The nineteenth century in the Philippines brought not only the end of the Spanish colonial period, but also an influx of Peninsular Spaniards never seen before, a timid but noticeable advance in the use of the Spanish language by non-native speakers, and a great economic and commercial development of the Port of Manila and others in the archipelago. The Philippines became an even more cosmopolitan society receiving people, news, and ideas from all parts of the world. In this context, journalism in the Philippines started in the mid-nineteenth century, with a growing number and variety of newspapers coming out in the following decades, in spite of problems such as censorship and the lack of resources, professional journalists, and editors. Almost all the newspapers were written only in Spanish and published by Spaniards, and therefore showed the interests and concerns of mainly the Spanish community. The analysis of these newspapers in search of views on the implementation process of the primary school system from the 1860s reveals a very different tracking of the processes in the government press and private newspapers, with the possible causes to be discussed in this lecture.About the lecturer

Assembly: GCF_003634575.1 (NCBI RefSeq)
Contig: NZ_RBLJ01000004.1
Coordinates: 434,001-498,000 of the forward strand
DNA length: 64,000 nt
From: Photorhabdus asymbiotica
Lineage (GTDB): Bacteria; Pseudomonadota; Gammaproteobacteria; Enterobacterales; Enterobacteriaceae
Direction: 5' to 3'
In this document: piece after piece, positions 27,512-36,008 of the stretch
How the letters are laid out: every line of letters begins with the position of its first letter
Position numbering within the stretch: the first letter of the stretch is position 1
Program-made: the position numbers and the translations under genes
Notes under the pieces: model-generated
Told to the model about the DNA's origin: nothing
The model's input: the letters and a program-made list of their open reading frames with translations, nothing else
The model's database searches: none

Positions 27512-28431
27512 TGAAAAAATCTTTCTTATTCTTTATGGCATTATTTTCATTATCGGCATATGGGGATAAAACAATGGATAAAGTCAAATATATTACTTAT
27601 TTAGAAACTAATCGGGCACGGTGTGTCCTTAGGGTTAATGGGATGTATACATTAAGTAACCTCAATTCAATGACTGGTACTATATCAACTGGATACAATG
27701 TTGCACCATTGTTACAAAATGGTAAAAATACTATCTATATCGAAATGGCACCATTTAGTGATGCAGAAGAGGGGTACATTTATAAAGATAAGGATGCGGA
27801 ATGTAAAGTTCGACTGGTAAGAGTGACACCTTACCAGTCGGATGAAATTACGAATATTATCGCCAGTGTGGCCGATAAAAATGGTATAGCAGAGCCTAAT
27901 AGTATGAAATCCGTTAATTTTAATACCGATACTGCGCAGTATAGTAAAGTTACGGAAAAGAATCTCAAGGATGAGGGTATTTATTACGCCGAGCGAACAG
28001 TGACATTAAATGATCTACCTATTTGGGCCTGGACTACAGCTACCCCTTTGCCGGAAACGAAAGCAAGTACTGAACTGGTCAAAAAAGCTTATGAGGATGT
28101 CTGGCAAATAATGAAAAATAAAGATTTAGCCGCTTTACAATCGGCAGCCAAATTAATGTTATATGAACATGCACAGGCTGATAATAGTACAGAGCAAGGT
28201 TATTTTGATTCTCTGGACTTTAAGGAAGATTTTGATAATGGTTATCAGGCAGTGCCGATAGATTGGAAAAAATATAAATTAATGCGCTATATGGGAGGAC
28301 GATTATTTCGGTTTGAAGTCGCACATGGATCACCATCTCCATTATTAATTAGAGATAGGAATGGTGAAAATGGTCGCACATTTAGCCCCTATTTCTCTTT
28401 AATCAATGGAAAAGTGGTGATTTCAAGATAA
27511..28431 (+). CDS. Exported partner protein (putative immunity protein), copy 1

Carlos Isabel teaches Spanish language at Waseda University in Japan and is a part-time PhD candidate in History at the Universidad Complutense de Madrid. He is a Visiting Research Associate of the Institute of Philippine Culture (IPC) and participated in the 2015 IPC International Summer School for Doctoral Researchers on the Philippines. His doctoral research is on the implementation and impact of the system of public primary education in the late nineteenth century.